C h a z z W r i t e s . c o m

Write and publish with love and fury.

Ebook pricing, free promotions and you

The complete first season is FREE for two days. Click now.

The complete first season is FREE for two days. Click now.

Generosity feels great and, in this incarnation of the book business, generosity is a marketing strategy if done right. Today, a giveaway and a case study in real time. (If you don’t know anything about This Plague of Days, check out ThisPlagueOfDays.com for sneak peeks.)

I released This Plague of Days, Season 1 as a serial. There were many reasons for doing it this way. I wrote it like a television mini-series and serialization opens up marketing opportunities. On the first day of Season One, I published the complete first season and Episode 1. Four more episodes followed each Monday. The episodes sold for 99 cents each or readers could get the whole season for $3.99.

For my initial giveaway, I put the first episode up for free for two days. I don’t believe in long promotions. By the time you’re done more than two days, you’ve exhausted your connections and momentum slows. I gave away about 1500 downloads of Episode 1 and stayed at the top of the Post-apocalyptic and Dystopian charts on the free side of Amazon for those two days. It’s really exciting sitting at #1 and #2 beside Hugh Howey.

An interesting thing happened next:

A bunch of readers liked Episode 1 but they stuck with the individual episodes. I watched my dashboard charts light up green with sales of Episodes 2, 3, 4 and 5 as people who got Episode 1 for free worked their way through the serial. The complete book of the season sold a bit, too, (at $3.99) but it seemed for readers to jump from episodes to the season at once, the discount would have had to be even deeper.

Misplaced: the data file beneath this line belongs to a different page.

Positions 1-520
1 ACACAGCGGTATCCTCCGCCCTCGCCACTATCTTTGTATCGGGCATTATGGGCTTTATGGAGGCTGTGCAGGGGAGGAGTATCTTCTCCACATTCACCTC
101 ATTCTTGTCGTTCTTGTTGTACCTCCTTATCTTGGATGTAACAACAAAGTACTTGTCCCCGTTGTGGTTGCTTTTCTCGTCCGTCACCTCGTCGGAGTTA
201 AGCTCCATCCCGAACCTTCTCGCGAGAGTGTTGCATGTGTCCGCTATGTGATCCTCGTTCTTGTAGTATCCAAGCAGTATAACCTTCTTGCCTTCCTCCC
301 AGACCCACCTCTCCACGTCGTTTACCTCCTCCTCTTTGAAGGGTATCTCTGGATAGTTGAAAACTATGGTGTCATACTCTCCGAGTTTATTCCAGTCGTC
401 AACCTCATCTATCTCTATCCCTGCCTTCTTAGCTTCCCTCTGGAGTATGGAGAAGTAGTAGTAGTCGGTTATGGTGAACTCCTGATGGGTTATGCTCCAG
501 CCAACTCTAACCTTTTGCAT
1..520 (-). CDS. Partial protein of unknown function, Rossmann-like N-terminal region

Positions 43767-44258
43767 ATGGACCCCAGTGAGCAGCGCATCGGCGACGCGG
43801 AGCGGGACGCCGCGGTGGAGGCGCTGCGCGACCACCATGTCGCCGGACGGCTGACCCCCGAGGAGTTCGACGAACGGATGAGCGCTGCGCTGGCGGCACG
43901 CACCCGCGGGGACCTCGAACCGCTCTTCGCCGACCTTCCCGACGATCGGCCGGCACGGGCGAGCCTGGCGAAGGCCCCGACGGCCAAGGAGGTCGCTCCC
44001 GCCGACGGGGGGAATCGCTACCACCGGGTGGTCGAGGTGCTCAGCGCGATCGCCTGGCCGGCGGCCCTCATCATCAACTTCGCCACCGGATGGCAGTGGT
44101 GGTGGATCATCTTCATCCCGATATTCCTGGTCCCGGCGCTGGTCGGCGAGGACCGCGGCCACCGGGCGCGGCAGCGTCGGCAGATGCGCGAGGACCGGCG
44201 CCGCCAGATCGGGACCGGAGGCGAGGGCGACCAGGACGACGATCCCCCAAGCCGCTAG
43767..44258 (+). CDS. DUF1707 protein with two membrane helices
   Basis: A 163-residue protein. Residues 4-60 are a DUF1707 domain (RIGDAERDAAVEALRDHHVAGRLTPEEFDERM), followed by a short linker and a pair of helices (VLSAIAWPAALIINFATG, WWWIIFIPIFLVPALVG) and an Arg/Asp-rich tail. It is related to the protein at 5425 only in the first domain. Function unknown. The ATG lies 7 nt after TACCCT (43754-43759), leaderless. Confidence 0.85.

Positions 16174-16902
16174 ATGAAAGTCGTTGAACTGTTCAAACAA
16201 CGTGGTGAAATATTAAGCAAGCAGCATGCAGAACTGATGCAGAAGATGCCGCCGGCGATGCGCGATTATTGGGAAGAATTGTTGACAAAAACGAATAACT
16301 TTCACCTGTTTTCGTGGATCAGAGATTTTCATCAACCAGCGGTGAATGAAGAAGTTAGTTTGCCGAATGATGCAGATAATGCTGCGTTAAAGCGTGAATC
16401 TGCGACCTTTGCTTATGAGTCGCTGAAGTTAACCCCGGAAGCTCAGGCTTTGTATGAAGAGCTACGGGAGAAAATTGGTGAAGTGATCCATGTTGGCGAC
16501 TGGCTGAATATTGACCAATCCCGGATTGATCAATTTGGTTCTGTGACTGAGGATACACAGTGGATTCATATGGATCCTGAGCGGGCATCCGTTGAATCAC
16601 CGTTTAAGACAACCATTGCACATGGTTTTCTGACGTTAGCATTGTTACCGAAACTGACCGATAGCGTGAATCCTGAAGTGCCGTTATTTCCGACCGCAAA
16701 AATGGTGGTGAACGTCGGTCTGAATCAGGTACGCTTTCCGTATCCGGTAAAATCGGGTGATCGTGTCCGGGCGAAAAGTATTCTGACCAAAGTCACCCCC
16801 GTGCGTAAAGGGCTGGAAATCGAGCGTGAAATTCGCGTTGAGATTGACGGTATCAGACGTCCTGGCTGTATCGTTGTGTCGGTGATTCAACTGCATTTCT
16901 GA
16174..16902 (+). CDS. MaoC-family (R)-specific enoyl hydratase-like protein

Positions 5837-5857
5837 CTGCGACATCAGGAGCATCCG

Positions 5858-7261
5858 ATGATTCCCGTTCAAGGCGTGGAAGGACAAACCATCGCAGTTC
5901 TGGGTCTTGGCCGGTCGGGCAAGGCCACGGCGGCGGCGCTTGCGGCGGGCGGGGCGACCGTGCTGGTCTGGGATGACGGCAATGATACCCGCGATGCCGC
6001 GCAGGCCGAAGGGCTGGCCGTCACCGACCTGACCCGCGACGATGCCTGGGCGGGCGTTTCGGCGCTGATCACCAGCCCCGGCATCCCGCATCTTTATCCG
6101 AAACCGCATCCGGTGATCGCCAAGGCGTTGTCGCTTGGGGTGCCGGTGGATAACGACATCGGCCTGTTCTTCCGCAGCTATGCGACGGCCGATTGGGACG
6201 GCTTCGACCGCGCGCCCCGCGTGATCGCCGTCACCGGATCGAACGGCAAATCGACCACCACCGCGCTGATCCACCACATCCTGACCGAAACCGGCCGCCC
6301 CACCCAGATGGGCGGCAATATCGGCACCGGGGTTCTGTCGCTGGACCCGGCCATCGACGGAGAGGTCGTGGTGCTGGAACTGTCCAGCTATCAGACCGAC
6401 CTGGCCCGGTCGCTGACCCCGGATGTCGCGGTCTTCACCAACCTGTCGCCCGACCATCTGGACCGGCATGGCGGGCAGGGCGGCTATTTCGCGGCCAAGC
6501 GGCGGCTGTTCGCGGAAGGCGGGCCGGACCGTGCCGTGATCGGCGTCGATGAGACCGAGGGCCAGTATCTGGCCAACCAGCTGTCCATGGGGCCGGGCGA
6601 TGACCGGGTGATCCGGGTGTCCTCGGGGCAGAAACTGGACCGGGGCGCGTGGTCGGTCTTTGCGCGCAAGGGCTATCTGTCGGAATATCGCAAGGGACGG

Pros and Cons of This Strategy

Pro: I gained a bunch of reviews for This Plague Of Days. Most readers dug it.

Con: Readers of Episode 1 only see the dad is an atheist and they may not stick around for the sweep of the story’s longer arc. The atheist dad has doubts about his lack of belief and his religious wife has doubts about her faith. I don’t dump it all in Episode 1 so, with serialization, you get judged by what you lead with. I’m not complaining. If you do something similar to what I’m doing, stay true to your vision, but don’t expect everyone to wait patiently for the payoffs later on. I have secret seeds planted in Season One that don’t bloom until Season Three.

Con: You’ll always get your worst reviews from free promotions.

Con: Some people who click free will never click “buy”. (Actually, that’s unfortunate, but it’s not really a “con” per se. I mention it because I anticipate resistance to these tactics. However, it’s not a true deficit in that it’s mostly irrelevant. These readers aren’t in my long-term equation for the same reasons the cobalt industry, Cadillac and Vera Wang don’t target me as a customer. Just as I’ll never be in those businesses’ target demographics, I’m hunting for converts, not free book shelvers.

Pro: All those downloads got me Also-bought listings and Amazon started selling the book for me with their mailing list. That’s a major plus on the brand visibility side of the argument.

Pro: As summer sales of Season One ebbed, I saw the momentum from July evaporate. I did what few say makes sense. I put the price up to $4.99. No one’s buying the episodes now, but they are buying the complete first season at the higher price. That could indicate that Season One was underpriced. Probably, but as I’ll argue below, that’s okay. I’m in this for the long-term. Discoverability is more important than sales for now.

What I’m doing differently for Season Two

In This Plague of Days, I’m trying to give a B movie an A treatment. To get traction for an unknown serial aimed at a smart crowd in an unfamiliar format, I think the starting price was fair and good for Season One. If you didn’t jump aboard before, for two days only, Season One of This Plague of Days is free to download on September 18 and 19th. (If you love it, please review it.) Season Two will also have some bonus material in the back.

Why give away an entire book? Isn’t that evil and the death of literature?

Season One is the gateway drug to Season Two and, for two days only, the first taste is free.